If you see a disproportionate volume of keyword-rich anchor text, it’s time to intervene. Here are a few easy techniques to add natural variation to the anchor text of your link.

  • Discover the Distribution of Natural Anchor Text


  • Terms that have been brandedIf you take the time to look at sites with a natural link profile, you’ll find that their brand name appears in the bulk of their anchor text. Six of the top seven anchor texts on QuickSprout are versions of the brand:
  • Generic anchorsGeneric anchor texts, such as “here,” “this site,” and “website,” might help your anchor text distribution seem more natural.
  • URLs that aren’t hiddenAlthough most websites utilize anchor text when referring to other pages, others, like http://quicksprout.com, still use naked URLs.
  • TitlesThe title of the page you’re connecting to is an underused kind of anchor text. For example, the title of a post I wrote a while ago, “The Science of Instagram: How to Get More Followers and Likes,” is the most widely used anchor text:


  • Your link-building campaigns should use natural anchor text.

Here are some simple techniques to add variety to your anchor text now that you have a sense of what a natural anchor text distribution looks like.

  • Directories on the InternetDirectories aren’t as effective as they formerly were. However, Google has said that they will continue to convey confidence and authority to your site. They’re also a great way to rapidly add branded anchor text to your homepage links (although some directories enable submissions to “deep” internal pages).

As an example, consider the authoritative SoMuch.com directory.

Choose “Free Link” at http://www.somuch.com/submit-links/:


Accept the rules for submission and click “Continue”:


Add a branded anchor like this when inputting your site’s information:


Or something like this (it’s also a good idea to mix up your engraved anchor text):


  • Releases to the PressWhile press releases are overused in the SEO field, they still provide some value to your website. The majority of individuals, on the other hand, spam their press releases with four or more anchor text hyperlinks:


That’s a pity since news releases are a great way to include generic anchors into your homepage and internal pages.

As an example, we’ll utilize the free press release website Release-News.com.

Create an account first, then confirm your subscription:


Then go to the site and click “Free Submission”:


You may easily hyperlink branded text while adding content:


anchor text for “post title”:


Anchor text in general:


Or even just plain URLs:


  • Posting by OthersGuest writing is a great strategy to generate high-quality backlinks and targeted traffic, as you probably know. However, many individuals fall prey to anchor text misuse when it comes to guest articles. Fortunately, you may easily use generic and branded anchors in your author bio section.

Include the anchor text you wish to use when sending over your guest post in Word (many site owners think you always want to use branded or “brand.com” anchors and publish your links that way automatically).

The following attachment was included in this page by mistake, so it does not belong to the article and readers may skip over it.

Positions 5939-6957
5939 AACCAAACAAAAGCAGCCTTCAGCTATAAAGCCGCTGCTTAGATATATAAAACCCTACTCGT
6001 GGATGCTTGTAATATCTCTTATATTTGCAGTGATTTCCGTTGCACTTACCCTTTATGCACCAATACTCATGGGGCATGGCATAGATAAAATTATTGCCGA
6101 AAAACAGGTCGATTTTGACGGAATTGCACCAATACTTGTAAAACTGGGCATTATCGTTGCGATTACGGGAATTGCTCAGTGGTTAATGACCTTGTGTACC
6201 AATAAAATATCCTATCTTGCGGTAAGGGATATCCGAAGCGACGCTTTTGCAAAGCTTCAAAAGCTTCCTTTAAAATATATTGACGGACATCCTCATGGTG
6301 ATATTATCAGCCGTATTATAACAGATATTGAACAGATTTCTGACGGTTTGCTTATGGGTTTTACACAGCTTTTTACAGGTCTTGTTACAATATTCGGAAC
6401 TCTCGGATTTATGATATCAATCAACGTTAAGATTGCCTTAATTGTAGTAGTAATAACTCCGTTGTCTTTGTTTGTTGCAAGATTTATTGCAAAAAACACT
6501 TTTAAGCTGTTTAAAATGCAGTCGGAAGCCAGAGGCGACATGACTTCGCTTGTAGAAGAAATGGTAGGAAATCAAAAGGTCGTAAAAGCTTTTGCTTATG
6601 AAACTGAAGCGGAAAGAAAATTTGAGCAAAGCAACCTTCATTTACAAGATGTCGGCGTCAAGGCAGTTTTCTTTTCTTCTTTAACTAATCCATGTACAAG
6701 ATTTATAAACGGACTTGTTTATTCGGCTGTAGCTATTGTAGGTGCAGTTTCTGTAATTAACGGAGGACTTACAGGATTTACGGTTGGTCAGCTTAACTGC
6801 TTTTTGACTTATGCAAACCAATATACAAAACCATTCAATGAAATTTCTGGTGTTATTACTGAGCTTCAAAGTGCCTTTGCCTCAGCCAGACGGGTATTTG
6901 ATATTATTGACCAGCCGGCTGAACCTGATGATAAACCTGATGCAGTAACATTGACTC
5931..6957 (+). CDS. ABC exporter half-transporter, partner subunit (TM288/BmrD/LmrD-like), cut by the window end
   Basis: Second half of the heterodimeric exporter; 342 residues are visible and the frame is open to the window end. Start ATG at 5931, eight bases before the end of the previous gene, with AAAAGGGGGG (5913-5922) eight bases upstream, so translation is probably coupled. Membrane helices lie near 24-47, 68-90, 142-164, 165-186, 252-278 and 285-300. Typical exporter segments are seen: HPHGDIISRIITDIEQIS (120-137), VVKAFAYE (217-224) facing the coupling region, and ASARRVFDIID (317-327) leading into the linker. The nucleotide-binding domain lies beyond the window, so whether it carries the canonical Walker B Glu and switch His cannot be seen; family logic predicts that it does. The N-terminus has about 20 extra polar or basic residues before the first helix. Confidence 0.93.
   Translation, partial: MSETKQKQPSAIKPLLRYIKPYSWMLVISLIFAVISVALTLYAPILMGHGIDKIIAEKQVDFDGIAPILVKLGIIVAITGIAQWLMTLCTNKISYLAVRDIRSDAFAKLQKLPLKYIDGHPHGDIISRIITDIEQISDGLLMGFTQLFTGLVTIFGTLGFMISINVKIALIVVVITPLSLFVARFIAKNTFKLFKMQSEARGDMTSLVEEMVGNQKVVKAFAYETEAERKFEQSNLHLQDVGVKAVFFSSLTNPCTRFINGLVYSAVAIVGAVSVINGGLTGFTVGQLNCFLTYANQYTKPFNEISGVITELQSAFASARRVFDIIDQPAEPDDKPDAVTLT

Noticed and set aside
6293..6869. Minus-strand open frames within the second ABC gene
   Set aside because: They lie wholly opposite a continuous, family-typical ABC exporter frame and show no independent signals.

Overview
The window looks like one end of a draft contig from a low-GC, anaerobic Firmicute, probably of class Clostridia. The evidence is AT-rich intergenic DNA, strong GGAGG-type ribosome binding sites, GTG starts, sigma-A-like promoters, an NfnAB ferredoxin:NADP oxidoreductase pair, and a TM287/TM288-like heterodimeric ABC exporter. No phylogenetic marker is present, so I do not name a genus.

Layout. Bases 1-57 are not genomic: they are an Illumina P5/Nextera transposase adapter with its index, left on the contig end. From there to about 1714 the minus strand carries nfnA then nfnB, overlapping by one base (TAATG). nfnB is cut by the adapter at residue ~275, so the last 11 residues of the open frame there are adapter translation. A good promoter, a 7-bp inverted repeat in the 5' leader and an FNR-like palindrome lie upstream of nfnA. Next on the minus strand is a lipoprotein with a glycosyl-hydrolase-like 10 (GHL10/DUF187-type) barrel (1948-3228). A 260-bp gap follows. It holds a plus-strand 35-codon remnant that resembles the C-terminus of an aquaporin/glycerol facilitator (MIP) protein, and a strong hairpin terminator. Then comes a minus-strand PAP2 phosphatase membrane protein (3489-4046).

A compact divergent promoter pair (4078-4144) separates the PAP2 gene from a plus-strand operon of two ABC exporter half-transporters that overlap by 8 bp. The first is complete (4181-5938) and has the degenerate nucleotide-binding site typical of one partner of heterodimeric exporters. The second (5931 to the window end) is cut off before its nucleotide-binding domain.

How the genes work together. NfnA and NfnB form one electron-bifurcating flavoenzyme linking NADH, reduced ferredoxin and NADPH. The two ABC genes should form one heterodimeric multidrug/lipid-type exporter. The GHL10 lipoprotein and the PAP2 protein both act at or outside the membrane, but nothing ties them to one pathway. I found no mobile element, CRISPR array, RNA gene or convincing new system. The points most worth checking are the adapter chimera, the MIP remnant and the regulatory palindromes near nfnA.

To begin, highlight the text you wish to link to:


Choose “hyperlink” from the context menu (control + click on a Mac):


And then, type in the following URL:


Select “OK”:


You’ll also have a live link to include in your author profile, which the guest post host may utilize.


Guest articles are also one of the most effective methods to employ generic anchors such as “click here” and “his most recent post”:


Because most guest-posting sites allow multiple links, you can generally include one branded anchor text connection to your homepage and one generic anchor text link to one of your posts:


Link Distribution Across the Site

One of the most typical blunders of link builders is directing almost all of their links to their home page. This seems strange, particularly on sites with a lot of material. The majority of links on large sites are likely to lead to internal pages. Using Ahrefs, you may get an excellent graphic representation of your site’s link distribution. To begin, go to ahrefs.com and type in your domain name in the field:


The data about your site may be seen on the overview page.


Look at the “sitewide distribution” graph at the bottom of the page. This shows how your site’s links are distributed. The more connections you have throughout your site, the more spread out the picture is.

If you use Ahrefs to analyze a spammy website, you’ll see a drastically different distribution pattern:


The Ahrefs.com graph is a simple method to see how links are distributed on your site. However, with a free MajesticSEO.com account and Excel, you can receive far more specific data.


On the right side of the toolbar, click the “pages” tab:


You’ll be able to identify which of your site’s pages have the most backlinks.



By looking at the stats for QuickSprout.com, you can tell that there is a lot of sitewide dispersion going on. You may export this data as an a.csv (Excel) file if you want more specific information. Scroll down to the “pages” tab’s bottom and select “Download CSV.” And then open it in Microsoft Excel or Google Docs. First, rows C and D (“AC Ranked Score” and “Last Retrieved”) should be deleted. Then, in rows E and F (“Citation Flow” and “TrustFlow”), remove the following:


Copy and paste your homepage URLs and link information into a new spreadsheet tab.


(You must copy both the “www” and non-www versions of your homepage URL.) Internal pages and your homepage now have their link data. Scroll to the bottom of the row on your internal page and click the row underneath the last result.


Then, at the top of MS Excel, choose the “formulas” tab:


Next, click “sum” under “AutoSum”:


The total number of links going to internal pages will be shown. Calculate the number of referring domains in the same way.